Changes are in store for the Twilight Concert Series (TCS) courtesy
of a one-year pilot program unanimously approved Tuesday night by the
Santa Monica City Council.
In its first public meeting of 2014, the council authorized several
key changes to the TCS in hopes to making the event safer for attendees.
The pilot program would also “reposition” the TCS this year in order to make the event more community-based.
All seven council members in attendance approved a scaled down TCS
for 2014, which would do away with the jumbotron for the event’s
attendees on the sand but maintain the speakers, allow for the stage
position to be altered or moved while mitigating sound impacts on local
residents, and give the City some flexibility with signage on the pier
in order to allow for more sponsorship opportunities.
City Manager Rod Gould made it clear Santa Monica has no intention to
scrap the TCS but instead is aiming addressing public safety concerns.
The goal, he said, would be to shrink the event’s footprint to ensure
public safety but still provide attendees with an entertaining
experience despite a scaled-back TCS.
“This is a 30-year tradition in Santa Monica,” Gould told council
members. “I want to make very clear … this is not about recommending
elimination of a beloved tradition. It is raising serious public safety
issues. What we’ve noticed in the past year or so is we are beginning to
attract large crowds, many larger than any had seen for years before.
Our goal is to right size this concert series over time without diluting
its quality (and) its impact.”
Gould pointed out the 10 concerts during the 2013 TCS averaged 15,000
people, with an estimated two-thirds of them congregating on the sand
surrounding the pier. The largest concerts drew anywhere between 20,000
and 30,000 attendees, Gould stated.
One recommendation made my Gould and City staff: have the TCS focus
on emerging talent instead of national or mainstream audience, therefore
not attracting crowds of 20,000 or 30,000.
“When it gets that size, we have very serious public safety
concerns,” Gould told council members. “We must make certain that our
police officers, our paramedics, our firefighters, (and) our harbor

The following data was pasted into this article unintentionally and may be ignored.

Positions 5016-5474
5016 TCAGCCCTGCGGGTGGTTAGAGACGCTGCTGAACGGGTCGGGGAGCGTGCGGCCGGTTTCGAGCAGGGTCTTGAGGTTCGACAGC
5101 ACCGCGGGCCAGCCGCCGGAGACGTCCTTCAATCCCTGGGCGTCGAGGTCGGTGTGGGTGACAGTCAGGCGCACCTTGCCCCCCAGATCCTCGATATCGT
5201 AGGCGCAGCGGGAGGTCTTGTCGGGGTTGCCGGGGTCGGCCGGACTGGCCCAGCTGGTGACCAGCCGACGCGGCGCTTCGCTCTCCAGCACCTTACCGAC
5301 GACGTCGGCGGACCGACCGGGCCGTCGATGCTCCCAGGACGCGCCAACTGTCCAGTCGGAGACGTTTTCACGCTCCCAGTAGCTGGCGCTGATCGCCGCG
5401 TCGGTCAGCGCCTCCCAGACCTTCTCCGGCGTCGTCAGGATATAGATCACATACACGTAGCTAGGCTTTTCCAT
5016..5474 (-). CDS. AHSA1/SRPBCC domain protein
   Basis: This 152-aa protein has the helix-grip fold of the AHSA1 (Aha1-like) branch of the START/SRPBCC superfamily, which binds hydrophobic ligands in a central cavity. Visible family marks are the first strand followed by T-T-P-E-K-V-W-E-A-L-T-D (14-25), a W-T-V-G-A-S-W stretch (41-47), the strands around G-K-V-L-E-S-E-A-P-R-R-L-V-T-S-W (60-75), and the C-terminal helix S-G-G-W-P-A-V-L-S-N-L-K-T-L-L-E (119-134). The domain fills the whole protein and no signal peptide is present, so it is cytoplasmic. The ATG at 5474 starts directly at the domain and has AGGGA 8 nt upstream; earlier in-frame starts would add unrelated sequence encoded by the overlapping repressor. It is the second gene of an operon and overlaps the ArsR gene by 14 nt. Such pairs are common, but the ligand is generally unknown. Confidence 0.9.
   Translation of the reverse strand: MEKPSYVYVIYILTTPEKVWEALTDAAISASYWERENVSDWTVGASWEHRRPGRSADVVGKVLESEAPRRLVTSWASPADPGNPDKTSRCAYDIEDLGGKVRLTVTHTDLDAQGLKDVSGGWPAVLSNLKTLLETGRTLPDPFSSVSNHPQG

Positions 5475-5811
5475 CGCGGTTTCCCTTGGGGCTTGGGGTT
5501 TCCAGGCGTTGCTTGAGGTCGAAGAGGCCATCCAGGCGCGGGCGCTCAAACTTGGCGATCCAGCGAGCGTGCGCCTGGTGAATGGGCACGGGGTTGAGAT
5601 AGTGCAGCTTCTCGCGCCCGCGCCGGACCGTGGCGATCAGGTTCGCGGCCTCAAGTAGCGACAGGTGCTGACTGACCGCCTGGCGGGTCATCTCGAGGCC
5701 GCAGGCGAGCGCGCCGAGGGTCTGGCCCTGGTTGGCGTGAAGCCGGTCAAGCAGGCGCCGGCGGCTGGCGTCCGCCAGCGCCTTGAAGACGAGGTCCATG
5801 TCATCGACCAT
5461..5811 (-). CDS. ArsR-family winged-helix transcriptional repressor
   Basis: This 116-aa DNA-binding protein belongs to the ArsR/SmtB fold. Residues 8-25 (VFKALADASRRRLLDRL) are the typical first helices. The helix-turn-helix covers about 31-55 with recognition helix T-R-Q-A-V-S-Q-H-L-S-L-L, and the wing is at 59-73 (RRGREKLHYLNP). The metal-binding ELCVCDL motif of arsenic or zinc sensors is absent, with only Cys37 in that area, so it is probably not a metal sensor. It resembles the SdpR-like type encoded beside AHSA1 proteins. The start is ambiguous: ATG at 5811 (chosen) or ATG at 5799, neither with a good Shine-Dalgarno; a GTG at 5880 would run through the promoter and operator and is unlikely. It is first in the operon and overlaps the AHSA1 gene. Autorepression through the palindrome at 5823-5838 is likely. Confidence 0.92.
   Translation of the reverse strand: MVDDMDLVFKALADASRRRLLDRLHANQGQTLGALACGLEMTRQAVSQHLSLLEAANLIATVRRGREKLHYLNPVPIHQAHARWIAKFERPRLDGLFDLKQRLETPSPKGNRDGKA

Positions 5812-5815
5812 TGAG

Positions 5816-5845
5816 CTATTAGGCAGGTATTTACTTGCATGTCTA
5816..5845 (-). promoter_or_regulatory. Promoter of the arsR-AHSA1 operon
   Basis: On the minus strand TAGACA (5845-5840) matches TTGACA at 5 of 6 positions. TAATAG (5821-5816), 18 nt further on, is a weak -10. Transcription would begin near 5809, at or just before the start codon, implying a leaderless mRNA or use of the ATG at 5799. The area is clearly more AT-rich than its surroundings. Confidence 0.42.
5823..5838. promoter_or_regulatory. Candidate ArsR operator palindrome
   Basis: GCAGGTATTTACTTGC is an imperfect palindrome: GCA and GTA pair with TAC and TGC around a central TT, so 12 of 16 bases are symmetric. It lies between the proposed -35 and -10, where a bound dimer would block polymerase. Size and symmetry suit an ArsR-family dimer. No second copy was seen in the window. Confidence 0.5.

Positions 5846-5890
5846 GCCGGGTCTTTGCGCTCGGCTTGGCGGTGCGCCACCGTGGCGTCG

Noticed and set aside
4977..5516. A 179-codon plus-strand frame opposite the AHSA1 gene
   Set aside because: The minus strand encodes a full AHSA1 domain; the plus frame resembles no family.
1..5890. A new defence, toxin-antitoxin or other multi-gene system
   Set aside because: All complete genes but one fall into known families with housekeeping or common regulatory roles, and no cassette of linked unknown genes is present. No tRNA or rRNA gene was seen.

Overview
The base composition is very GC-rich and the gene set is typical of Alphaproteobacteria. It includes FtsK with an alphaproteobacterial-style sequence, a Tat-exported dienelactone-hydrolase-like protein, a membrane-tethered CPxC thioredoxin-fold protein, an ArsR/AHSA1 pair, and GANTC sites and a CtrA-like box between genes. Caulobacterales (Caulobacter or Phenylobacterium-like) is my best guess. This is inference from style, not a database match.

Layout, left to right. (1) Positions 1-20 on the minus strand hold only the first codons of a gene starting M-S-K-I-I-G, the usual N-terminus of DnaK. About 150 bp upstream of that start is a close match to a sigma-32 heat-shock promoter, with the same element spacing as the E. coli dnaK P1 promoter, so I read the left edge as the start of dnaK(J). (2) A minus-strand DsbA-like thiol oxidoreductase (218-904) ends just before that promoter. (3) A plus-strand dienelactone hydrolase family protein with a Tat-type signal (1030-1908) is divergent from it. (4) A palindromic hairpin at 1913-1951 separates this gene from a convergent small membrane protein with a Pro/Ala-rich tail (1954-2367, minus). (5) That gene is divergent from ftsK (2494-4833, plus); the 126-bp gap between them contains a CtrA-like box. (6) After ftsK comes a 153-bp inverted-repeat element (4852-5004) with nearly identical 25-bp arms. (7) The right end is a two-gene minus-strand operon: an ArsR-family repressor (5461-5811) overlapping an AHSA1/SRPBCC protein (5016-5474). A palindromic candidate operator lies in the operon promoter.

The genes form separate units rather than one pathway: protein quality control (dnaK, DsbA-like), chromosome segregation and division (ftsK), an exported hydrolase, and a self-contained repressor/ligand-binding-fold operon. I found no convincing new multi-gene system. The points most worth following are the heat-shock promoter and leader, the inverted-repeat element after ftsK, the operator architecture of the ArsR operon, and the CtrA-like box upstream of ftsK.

guards are able to intercede in case of emergency rapidly and
effectively. When the crowds get that large, it becomes highly
Another issue rose by Gould: the event is growing as such where more
people enjoy the TCS from the beach instead of on the pier. If a
majority of attendees take in the TCS from the sand instead of on the
pier, Gould said the concert series would essentially become a beach
event, which is prohibited under City law.
“Staff feels very strongly that we need to move back toward the
original conception of the Twilight Concert Series and that it be
community-based, and on the pier,” Gould said. “Yes, there would still
be people on the beach, but the focus of the activity would be on the
pier and the marketing would be Santa Monica, Westside, local.”
Gould also suggested as part of a one-year pilot program the TCS not
include a jumbotron and speakers for those attending the event on the
sand. However, the council vote only did away with the jumbotron for
One side effect of making the TCS smaller in size: the Pier
Restoration Corp. (PRC), which oversees the annual concert series, would
have a more difficult time raising funds for the event. Accordingly,
the City would have to subsidize about $200,000 to the PRC keep the
Santa Monica Fire Chief Scott Ferguson and Santa Monica Police Chief
Jacqueline Seabrooks also addressed the council about the public safety
Ferguson told council members the pier was not designed to be a
concert venue, but the Santa Monica Fire Department would make certain
adaptations to ensure people can still enjoy the TCS.
Ferguson added the capacity load for the entire pier is about 8,000.
For the TCS, the Fire Marshall established an occupancy load of 4,742,
which allows for chairs and standing room. For standing room only
events, the occupancy load is set at about 6,000.
In addition to public safety, the configuration and layout of the
stage and surrounding vendors would also be altered, the City staff
Gap funding in the amount of $200,000 to the Pier Corporation is
recommended to mitigate some of the impacts of the framework. The City
would likely incur additional public safety costs, depending on the
scalable event plan.
The proposed pilot program also suggests TCS could focus more on
local or emerging talent instead of established artists of national or
“One way to bring locals to the pier and create a sense of community
is to create programming with a local interest,” City staff stated.
“Booking emerging local talent, rather than a performer with established
name recognition or a regional, national, or international fan base,
would reinforce the TCS as a community-based event and likely draw a
crowd that could mostly fit within the revised deck capacity. Targeting
marketing efforts to Santa Monica and Westside-based communities and
outlets would help draw people who live and work in the area.”
The estimated budget for the 2014 TCS is $400,000. City staff
anticipates the event would earn about $225,000 in sponsorship funding.
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